The U.S. Constitution states:
"Every Bill which shall have passed the House of Representatives and
the Senate, shall, before it become a Law, be presented to the
President of the United States; If he approve he shall sign it, but if
not he shall return it, with his Objections to that House in which it
shall have originated, who shall enter the Objections at large on
their Journal, and proceed to reconsider it. If after such
Reconsideration two thirds of that House shall agree to pass the Bill,
it shall be sent, together with the Objections, to the other House, by
which it shall likewise be reconsidered, and if approved by two thirds
of that House, it shall become a Law."
"The United States Constitution" [Article I, Section 7, Clause 2]
United States House of Representatives
The text suggests that "every Bill which shall have been passed" --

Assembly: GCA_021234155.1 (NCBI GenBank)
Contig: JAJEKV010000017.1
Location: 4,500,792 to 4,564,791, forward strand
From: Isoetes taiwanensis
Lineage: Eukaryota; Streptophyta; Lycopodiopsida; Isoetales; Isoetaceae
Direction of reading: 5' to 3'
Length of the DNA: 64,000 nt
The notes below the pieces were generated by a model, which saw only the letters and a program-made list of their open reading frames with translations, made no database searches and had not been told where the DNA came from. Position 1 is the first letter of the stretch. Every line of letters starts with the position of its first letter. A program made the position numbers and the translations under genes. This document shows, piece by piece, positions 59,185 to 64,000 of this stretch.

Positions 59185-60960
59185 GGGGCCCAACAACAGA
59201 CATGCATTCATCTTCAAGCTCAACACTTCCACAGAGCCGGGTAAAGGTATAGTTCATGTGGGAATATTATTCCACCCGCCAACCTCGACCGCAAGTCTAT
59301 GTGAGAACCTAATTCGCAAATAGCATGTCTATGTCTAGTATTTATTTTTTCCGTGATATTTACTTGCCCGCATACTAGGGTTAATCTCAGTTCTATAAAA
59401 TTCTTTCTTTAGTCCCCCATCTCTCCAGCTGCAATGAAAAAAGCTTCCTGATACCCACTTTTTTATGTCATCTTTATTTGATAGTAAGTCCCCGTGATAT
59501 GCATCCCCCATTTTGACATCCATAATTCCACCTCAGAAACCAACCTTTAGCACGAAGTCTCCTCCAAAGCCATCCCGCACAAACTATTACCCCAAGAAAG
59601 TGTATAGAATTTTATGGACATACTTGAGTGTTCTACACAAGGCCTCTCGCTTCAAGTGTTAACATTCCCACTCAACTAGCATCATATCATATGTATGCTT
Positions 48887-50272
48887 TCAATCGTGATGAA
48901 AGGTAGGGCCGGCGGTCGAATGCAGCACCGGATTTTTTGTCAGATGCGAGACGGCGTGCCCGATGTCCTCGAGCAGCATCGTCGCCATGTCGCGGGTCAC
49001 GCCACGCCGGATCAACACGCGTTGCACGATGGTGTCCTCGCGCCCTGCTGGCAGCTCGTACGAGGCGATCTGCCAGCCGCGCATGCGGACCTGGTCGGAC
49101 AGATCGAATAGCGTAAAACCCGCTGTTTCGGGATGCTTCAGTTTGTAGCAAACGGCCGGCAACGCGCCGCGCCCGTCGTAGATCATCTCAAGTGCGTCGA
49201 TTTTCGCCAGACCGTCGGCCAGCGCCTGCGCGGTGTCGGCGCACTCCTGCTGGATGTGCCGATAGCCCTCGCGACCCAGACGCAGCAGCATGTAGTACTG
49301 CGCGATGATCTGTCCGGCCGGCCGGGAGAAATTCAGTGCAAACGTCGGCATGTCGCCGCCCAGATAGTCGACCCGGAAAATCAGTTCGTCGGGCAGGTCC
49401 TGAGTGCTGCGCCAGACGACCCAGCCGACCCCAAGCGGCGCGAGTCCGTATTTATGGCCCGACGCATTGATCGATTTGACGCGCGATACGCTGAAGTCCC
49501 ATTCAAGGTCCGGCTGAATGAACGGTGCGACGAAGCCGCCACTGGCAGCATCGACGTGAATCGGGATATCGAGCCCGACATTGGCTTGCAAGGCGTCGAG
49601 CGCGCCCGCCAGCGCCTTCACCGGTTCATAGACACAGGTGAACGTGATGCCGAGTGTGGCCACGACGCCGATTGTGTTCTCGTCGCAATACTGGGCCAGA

regardless of the majority by which it was passed -- shall be
presented to the President, who may sign or return (veto) it. And
indeed, the Congressional Research Service confirms that the President
may veto a bill, and that a two-thirds vote to override the veto is
required, although "a measure may have passed originally by a large
majority vote in both houses."
"Congressional Overrides of Presidential Vetoes," by Mitchel A.
Sollenberger, Congressional Research Service (Updated April 7, 2004)
United States Senate
The same page of that report states:
"Congressional procedure and tradition, not the Constitution, have
determined that a vote of two-thirds of either or both houses of
Congress means a vote of two-thirds of those Members present and
voting (provided there is a quorum) and not, as is the practice in
some states, two-thirds of those elected."
"U.S. Constitution : Article I -- Annotations p. 24 -- Clause 2.
Approval by the President" [last paragraph: "The two-thirds vote of
each House required to pass a bill over a veto means two-thirds of a
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